Immigration found us jobs with the Hudson Engineering Company at Quirke Lake, Ontario. Caught the train from Union Station on the 7th February, to Spragge, North Ontario, nearest stop for Quirke Lake.
Arrived at Spragge 10:30 a.m. on the 18th of February, had to wait until evening for the truck to come in from Stanrock Uranium Mine to pick up mail and supplies for the mining camp. Had a rough ride to the camp, on top of supplies, no road through the bush, just a roughly bulldozed track. A dirt road was made after. Arrived well after dark at the Hudson Engineering Camp, was given a good hot meal, issued with a wash basin and allotted bunk beds in a cabin with about 20 French Canadians.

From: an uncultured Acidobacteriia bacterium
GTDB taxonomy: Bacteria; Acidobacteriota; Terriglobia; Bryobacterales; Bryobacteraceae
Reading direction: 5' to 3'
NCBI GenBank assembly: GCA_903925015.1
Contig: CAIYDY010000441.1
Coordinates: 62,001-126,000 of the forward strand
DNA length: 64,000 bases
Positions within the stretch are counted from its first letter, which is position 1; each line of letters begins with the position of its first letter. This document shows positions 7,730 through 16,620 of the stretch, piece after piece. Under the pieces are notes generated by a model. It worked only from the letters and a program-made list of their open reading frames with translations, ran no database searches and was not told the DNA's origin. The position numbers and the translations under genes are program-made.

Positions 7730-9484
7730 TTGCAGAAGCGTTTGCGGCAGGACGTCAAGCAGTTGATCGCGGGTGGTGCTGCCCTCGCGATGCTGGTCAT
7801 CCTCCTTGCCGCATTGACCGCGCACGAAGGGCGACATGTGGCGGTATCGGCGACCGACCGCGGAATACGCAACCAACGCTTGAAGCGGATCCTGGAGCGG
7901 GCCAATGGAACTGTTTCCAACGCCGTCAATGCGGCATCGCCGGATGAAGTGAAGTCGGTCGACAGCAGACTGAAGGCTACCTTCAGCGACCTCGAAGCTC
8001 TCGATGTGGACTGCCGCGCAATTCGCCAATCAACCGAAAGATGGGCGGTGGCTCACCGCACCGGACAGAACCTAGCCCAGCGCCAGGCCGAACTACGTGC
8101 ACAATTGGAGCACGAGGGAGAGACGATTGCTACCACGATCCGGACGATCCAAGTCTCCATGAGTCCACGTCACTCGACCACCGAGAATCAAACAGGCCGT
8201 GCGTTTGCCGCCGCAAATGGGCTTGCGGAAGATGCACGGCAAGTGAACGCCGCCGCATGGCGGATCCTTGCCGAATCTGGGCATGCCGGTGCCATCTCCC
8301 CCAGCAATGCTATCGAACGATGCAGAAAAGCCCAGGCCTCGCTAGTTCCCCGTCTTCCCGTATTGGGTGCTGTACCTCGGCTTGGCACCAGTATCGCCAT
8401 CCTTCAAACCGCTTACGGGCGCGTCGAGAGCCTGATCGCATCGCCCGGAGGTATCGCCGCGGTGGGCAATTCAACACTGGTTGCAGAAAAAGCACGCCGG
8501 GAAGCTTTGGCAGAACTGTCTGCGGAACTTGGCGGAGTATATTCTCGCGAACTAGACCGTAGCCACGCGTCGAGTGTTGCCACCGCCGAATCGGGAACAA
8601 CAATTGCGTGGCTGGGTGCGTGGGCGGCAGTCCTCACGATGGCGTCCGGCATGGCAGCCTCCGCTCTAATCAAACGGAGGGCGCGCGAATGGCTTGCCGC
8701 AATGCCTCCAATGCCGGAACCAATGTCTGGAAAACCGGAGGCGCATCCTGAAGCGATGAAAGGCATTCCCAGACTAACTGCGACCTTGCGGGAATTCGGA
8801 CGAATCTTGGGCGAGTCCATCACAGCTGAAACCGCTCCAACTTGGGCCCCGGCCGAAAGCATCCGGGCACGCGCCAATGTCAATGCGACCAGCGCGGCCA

Next morning up at 6:30 a.m. for breakfast from 7 to 8:30, start work at 9:30, break for lunch, 30 minutes, at 11:30 back to work until 5:30 p.m., one hour to 6:30, then back to work until 9:30, under floodlights. There were approximately 3,000 men in this camp. Les, Frank and I were drilling and blasting rock to make way for a crushing mill. On February 25 I went to fire guard duties from 8 p.m. to 6 a.m. Part of this job was to watch for bootleggers bring beer through the bush, no beer was allowed in camp.
We were paid $1.25 an hour, no money paid until we left the job. Necessities, like razor blades, toothpaste, soap etc. were obtained from the commissary by means of a numbered disc and charged to our work number. This was deducted from our wages each week, plus a charge for food and board, the rest of our wages were banked for us. The weather was very cold at this time of the year, temperatures dropping to minus 40 degrees at night.